3. An authoritative tone — The person the attacker is trying to impersonate is a person of authority, hence the attacker tries to look the part.

  4. Appeal to emotion and trust — The attacker may choose to include phrases such as “I am counting on you” to make the employee feel special to have been directly chosen for the task.

  5. New account details — How can an attacker provide a seemingly valid reason to transfer funds to an illegitimate account? Attackers frequently use the simple ruse of a last-minute change in account details. While it may seem like an obvious red flag, it’s still a very effective technique.

  6. Lack of grammatical mistakes — Contrary to many low-effort phishing attacks, CEO fraud emails are generally well written since they usually impersonate highly educated individuals who are less likely to make rudimentary spelling or grammatical errors. Naturally, this makes the attack more difficult to spot.

What are the consequences of CEO Fraud?

A CEO fraud attack aims to steal funds or data from an organization. A successful attack will not only achieve just this but will also damage the reputation of a company and its employees. One of the biggest fraud cases in history is that of the Austrian aerospace company FACC AG in 2016. An employee at the company received an email asking them to transfer the sum of forty-two million euros to another account for a particular acquisition project which appeared to come from the company’s CEO. The company was only able to recover roughly a fifth of this amount but the damage could be even higher when considering remediation cost, damage to brand reputation, lost business, and drops in share price.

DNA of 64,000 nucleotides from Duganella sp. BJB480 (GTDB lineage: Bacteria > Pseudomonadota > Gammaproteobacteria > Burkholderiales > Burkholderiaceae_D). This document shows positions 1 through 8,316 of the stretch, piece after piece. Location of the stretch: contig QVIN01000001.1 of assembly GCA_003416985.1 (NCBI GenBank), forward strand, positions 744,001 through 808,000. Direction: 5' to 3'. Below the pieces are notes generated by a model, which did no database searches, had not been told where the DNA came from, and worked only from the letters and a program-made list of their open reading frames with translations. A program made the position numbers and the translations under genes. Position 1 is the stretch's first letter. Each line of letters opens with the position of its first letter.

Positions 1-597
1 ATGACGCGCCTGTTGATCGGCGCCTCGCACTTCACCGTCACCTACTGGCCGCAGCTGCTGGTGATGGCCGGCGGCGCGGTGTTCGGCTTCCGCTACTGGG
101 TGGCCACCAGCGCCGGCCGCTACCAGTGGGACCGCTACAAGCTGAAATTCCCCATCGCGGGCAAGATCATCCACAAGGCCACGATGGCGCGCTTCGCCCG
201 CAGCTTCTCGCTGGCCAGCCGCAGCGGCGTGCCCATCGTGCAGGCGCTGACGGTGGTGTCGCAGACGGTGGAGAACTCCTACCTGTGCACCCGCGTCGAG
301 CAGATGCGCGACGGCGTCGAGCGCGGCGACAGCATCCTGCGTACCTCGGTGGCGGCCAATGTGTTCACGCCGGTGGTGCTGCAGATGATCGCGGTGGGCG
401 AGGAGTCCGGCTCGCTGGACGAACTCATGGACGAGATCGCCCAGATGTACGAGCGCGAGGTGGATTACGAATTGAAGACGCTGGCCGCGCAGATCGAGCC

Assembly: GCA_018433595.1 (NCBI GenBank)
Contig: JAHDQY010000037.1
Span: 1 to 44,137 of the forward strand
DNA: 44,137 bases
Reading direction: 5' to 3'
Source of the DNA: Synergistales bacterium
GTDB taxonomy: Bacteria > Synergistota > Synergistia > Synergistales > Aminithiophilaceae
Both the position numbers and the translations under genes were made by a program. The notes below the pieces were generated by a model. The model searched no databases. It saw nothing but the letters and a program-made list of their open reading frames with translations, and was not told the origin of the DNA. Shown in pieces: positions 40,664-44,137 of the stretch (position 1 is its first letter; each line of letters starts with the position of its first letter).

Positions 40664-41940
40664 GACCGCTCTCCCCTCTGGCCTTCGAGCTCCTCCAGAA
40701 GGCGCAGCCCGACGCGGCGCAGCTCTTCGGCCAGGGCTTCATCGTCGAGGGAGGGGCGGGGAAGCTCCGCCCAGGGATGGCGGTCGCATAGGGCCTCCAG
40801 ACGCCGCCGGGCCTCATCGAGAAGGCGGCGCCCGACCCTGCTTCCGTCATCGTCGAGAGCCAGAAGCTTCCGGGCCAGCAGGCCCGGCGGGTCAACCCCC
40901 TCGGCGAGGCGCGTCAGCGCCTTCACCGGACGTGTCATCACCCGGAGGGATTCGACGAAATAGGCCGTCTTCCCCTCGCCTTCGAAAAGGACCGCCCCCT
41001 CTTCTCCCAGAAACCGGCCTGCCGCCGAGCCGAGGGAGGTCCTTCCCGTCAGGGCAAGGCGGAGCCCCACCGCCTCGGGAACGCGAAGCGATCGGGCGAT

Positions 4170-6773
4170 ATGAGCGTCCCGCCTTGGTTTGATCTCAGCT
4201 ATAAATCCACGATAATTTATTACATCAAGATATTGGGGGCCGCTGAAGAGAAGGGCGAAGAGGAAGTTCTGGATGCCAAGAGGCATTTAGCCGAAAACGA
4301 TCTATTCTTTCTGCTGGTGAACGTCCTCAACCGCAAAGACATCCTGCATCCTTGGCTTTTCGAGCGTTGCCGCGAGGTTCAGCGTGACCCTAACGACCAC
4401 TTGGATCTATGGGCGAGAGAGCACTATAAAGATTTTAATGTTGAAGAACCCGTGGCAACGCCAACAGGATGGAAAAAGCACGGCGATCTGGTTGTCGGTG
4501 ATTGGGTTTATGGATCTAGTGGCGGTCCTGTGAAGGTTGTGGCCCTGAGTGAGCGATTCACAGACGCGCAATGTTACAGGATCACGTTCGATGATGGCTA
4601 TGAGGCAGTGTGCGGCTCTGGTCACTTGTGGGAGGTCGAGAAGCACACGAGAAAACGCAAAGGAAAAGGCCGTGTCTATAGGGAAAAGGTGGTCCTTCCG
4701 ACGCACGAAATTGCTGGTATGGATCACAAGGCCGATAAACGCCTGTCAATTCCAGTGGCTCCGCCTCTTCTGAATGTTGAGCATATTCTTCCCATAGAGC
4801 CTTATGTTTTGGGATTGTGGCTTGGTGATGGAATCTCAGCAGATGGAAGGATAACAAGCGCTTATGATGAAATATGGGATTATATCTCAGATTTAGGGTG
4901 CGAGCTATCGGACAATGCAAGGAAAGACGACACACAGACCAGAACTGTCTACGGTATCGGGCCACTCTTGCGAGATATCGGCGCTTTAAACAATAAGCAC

Is there a way to prevent CEO Fraud?

Attackers may try to reel their victim in but as always with phishing attacks, it all depends on whether the targeted audience takes the bait.

  • As an organization, it is important to ensure that all employees are aware of phishing, social engineering, and, specifically, CEO fraud. Phishing simulation is one way to gauge, track and improve employees’ security awareness;
  • As an organization, ensure that illegitimate email addresses can be detected through the implementation of Sender Policy Framework (SPF), DomainKeys Identified Mail (DKIM), and Domain-based Message Authentication, Reporting & Conformance (DMARC). This helps in the prevention of many spoofing attacks;
  • Educate employees to never make rushed decisions when faced with situations like those mentioned in this article. Instead, employees should be encouraged to take a moment to ensure that it is a legitimate request, asking for help where necessary;
  • Be aware of what and how much information about the company and its executives is publicly available such as through social media and out-of-office automatic replies. An example of such information is who the suppliers of the company are which may help an attacker craft a more convincing pretext;
  • Ensure that employees make use of software or hardware-based multi-factor authentication (MFA) to help protect their accounts from possible hijacking, SIM swapping, and related attacks;
  • Have a proper policy in place for the approval of the wiring of large sums. If possible, also require verbal approval.

As long as phishing, and more specifically, business email compromise (BEC) remain lucrative avenues, cybercriminals will keep evolving their techniques and evading defenses to reap their ill-gotten gains. CEO fraud provides cybercriminals with a convincing front by impersonating authoritative figures within an organization and is being used in an ever-growing range of attacks against a wide variety of targets — sometimes even so far as to include customers, suppliers, or other third parties.

In today’s information age, it is increasingly becoming expected of organizations of all sizes to prepare for such scenarios by having the proper policies, testing, and prevention measures in place to stay ahead of the curve, or at very least, make it harder for offenders to pull off their heists.